Despite the fact that Esenbek was taken to court without any official papers, that he was held without charge and was refused the right to defense counsel, the judge, without any shame, carried on with the trial. Esenbek was found guilty even though he was able to demonstrate his innocence.
Astonished by such actions one of the activists in court burst out with the cry, “Have you lost your mind?” For this she was immediately charged with “lack of respect for the court” and will be tried today on 20 December.
We are convinced that this has been organized by Seiduman, who has boasted in the press that he is behind the illegal arrests.
We call for widespread protests against this illegal action by the Kazakhstan regime. We need an urgent response, as there is information leaking out from sources that the police are under orders to start the “physical annihilation” of our comrades in Kazakhstan.
Letters of protest should be sent to the Akim (Mayor) of Almaty either by email:
Or through the site
Please also send protests to the Secretariat of the OSCE viahttp://www.osce.org/contacts/ orhttp://www.osce.org/contacts/email.php?id=67
Please send copies of your emails tosolidarity@socialistworld.net

Saturday, 18 December 2010

Greece: New wave of strikes

Society paralysed by a week of major strikes and a general strike - Third wave of PASOK government austerity attacks provokes outrage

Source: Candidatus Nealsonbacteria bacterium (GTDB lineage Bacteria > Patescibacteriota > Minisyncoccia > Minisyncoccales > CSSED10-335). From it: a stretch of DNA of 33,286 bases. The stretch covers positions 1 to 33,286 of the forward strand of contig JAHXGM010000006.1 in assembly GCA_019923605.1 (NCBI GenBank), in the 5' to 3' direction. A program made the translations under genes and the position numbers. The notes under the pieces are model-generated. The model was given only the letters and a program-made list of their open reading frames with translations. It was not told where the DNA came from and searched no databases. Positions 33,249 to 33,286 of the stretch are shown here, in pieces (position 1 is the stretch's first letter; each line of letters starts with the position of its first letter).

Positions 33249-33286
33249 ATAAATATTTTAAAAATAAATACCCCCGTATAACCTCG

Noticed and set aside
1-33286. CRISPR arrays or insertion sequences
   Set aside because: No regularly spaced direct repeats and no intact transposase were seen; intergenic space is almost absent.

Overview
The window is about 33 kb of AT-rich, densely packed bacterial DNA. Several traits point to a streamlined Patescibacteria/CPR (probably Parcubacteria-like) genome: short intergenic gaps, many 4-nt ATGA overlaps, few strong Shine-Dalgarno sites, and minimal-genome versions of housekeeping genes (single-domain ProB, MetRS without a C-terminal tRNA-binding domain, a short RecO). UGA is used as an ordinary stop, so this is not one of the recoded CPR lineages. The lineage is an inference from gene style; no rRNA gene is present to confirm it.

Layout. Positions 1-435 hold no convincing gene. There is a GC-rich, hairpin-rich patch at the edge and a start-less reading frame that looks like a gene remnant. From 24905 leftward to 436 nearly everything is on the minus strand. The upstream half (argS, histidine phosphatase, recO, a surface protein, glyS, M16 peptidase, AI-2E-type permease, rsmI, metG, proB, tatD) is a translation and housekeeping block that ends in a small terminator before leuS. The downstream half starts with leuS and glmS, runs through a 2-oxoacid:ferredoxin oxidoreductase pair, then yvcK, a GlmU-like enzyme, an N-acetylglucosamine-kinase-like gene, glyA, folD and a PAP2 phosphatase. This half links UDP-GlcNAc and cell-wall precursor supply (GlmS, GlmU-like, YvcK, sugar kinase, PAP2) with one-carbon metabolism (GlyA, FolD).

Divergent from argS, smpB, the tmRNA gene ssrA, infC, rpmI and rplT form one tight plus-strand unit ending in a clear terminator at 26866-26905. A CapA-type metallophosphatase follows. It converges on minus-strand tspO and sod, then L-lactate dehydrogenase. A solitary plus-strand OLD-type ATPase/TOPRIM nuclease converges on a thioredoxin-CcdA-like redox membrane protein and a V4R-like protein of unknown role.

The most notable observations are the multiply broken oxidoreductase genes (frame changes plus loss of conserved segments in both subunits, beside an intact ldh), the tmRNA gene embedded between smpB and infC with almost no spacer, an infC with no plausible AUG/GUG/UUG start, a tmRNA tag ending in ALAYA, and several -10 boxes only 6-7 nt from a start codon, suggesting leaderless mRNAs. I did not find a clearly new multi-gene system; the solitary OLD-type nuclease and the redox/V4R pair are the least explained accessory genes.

By Andreas Payiatsos, Xekinima (CWI Greece), Athens

Wednesday 15 December saw one of the biggest general strikes in Greece in recent years. Nothing moved in the country, apart from public transport in Athens to bring workers to the center of the city to demonstrate against the third wave of austerity attacks agreed between the PASOK Greek government, the EU and the IMF.
The strike was 100% solid in the docks, shipyards and steel works, Coca Cola company and many other sectors, while it was close to 90% in the energy sector, Telecoms, the post, the water company, the banking sector etc. The rail system (not the Athens Metro) came to a complete standstill while all flights were cancelled and no ferries left the ports. The number of sectors which responded to the strike call is too long to list. Suffice to say, even judges went on strike and campaigned for it among other workers in the judiciary system. Taxi drivers went on strike, even private dentists and chemists. Despite a very rainy day and cold weather, close to 100,000 demonstrated in Athens and tens of thousands protested in other cities.

Also see video footage on CNN’s website

Thursday, 16 December 2010

Assange released on bail!

The release on bail achieved by WikiLeaks founder, Julian Assange, is a small victory in the teeth of the attacks on democratic rights, and for the right of all of us to know what governments are upto and what deals they make behind our backs and contrary to the interests of ordinary working people.

News reports are suggesting, however, that - aside from the Swedish attempts at extradition on charges of sexual assault- the US government itself is building a case against Mr Assange that could involve persecution as a "co-conspirator" and the serious consequences that such a charge may entail. First, the US government have to get their hands on him, and the US and Britain have an extradition agreement that could see a speedy process if and when they decide to come for him.
We should say "No to a witch-hunt of Julian Assange!" "No to Extradition!" "Open the books!"
We demand the right to know what the government is doing in our name!

Tuesday, 14 December 2010

CWI 10th WORLD CONGRESS - 'All is utterly changed'

Report of discussion on World Relations at the 10th world congress of the CWI